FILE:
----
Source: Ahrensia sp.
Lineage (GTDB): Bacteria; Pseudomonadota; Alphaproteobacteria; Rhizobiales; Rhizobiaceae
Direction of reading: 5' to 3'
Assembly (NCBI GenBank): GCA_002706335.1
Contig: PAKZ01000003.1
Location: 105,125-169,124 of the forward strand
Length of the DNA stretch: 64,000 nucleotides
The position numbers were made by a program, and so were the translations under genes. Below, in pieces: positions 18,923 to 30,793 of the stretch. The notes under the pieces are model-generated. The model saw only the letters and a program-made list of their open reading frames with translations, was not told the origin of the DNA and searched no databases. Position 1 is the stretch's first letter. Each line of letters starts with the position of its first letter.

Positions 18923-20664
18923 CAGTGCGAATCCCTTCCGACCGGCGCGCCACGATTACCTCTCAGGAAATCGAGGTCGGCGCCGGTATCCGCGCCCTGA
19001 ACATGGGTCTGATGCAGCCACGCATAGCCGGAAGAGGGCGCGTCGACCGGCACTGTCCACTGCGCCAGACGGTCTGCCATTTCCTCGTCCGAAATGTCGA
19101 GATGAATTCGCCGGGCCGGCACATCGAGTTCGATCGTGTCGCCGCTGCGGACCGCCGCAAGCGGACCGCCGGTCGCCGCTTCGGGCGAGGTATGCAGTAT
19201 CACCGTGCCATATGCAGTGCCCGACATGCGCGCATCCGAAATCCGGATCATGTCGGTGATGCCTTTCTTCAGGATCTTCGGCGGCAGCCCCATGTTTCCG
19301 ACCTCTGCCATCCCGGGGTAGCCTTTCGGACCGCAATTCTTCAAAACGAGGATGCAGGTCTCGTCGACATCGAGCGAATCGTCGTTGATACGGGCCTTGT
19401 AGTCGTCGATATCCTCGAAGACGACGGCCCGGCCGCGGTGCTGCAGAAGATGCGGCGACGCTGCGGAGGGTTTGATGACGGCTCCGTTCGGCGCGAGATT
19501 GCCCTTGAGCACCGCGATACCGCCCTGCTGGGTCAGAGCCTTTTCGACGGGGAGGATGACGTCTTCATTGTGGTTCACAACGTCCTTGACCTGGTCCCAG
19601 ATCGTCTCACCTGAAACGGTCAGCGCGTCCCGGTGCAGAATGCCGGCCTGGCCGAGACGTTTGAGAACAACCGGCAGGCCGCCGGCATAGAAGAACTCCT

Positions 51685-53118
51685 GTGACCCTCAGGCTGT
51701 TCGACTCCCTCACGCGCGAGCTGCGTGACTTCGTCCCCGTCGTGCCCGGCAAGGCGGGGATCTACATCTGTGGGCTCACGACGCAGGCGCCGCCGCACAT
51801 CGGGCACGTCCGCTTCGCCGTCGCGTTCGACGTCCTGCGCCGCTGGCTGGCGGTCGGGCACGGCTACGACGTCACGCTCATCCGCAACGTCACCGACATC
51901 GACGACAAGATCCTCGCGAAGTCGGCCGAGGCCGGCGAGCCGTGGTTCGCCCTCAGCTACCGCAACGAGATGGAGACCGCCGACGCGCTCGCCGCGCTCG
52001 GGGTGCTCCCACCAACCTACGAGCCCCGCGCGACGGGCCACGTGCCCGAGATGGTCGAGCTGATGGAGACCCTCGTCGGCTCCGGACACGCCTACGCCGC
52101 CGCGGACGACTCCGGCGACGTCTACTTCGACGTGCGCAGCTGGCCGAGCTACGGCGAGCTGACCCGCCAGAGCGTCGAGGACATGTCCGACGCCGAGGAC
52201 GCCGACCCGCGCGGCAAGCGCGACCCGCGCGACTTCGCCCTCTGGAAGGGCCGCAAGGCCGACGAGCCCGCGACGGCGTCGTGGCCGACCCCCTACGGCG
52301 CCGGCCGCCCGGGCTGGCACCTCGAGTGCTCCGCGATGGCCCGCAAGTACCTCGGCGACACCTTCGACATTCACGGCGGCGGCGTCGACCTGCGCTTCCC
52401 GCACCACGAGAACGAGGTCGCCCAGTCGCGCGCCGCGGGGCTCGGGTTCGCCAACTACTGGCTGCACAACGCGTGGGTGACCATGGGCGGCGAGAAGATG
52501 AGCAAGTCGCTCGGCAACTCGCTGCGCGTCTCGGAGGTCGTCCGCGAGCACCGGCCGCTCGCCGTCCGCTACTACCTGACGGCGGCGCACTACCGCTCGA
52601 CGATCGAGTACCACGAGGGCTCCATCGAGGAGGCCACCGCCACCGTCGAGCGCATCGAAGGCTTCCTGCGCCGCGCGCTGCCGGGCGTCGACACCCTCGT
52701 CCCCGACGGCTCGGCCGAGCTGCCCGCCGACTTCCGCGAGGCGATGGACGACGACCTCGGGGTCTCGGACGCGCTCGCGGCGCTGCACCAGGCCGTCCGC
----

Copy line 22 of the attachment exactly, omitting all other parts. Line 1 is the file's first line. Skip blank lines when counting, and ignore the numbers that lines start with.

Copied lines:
51901 GACGACAAGATCCTCGCGAAGTCGGCCGAGGCCGGCGAGCCGTGGTTCGCCCTCAGCTACCGCAACGAGATGGAGACCGCCGACGCGCTCGCCGCGCTCG